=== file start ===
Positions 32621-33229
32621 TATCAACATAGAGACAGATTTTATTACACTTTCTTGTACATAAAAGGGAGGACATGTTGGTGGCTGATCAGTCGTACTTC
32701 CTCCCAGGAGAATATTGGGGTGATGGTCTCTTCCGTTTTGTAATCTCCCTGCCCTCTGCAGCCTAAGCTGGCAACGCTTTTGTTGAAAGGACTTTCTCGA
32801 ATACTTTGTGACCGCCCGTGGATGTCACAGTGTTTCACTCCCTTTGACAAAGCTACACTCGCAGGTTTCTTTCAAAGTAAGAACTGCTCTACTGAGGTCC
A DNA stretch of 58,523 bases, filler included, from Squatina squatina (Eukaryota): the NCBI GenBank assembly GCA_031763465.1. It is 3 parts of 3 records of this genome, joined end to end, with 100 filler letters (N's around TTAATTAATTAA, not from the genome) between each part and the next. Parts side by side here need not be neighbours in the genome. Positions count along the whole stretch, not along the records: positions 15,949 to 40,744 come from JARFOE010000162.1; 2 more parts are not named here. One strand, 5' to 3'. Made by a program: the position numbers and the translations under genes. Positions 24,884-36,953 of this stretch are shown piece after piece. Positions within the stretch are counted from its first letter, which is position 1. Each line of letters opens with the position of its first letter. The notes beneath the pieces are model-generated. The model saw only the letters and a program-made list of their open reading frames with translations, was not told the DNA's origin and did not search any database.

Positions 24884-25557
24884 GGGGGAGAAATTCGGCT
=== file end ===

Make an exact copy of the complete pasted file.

Positions 32621-33229
32621 TATCAACATAGAGACAGATTTTATTACACTTTCTTGTACATAAAAGGGAGGACATGTTGGTGGCTGATCAGTCGTACTTC
32701 CTCCCAGGAGAATATTGGGGTGATGGTCTCTTCCGTTTTGTAATCTCCCTGCCCTCTGCAGCCTAAGCTGGCAACGCTTTTGTTGAAAGGACTTTCTCGA
32801 ATACTTTGTGACCGCCCGTGGATGTCACAGTGTTTCACTCCCTTTGACAAAGCTACACTCGCAGGTTTCTTTCAAAGTAAGAACTGCTCTACTGAGGTCC
A DNA stretch of 58,523 bases, filler included, from Squatina squatina (Eukaryota): the NCBI GenBank assembly GCA_031763465.1. It is 3 parts of 3 records of this genome, joined end to end, with 100 filler letters (N's around TTAATTAATTAA, not from the genome) between each part and the next. Parts side by side here need not be neighbours in the genome. Positions count along the whole stretch, not along the records: positions 15,949 to 40,744 come from JARFOE010000162.1; 2 more parts are not named here. One strand, 5' to 3'. Made by a program: the position numbers and the translations under genes. Positions 24,884-36,953 of this stretch are shown piece after piece. Positions within the stretch are counted from its first letter, which is position 1. Each line of letters opens with the position of its first letter. The notes beneath the pieces are model-generated. The model saw only the letters and a program-made list of their open reading frames with translations, was not told the DNA's origin and did not search any database.

Positions 24884-25557
24884 GGGGGAGAAATTCGGCT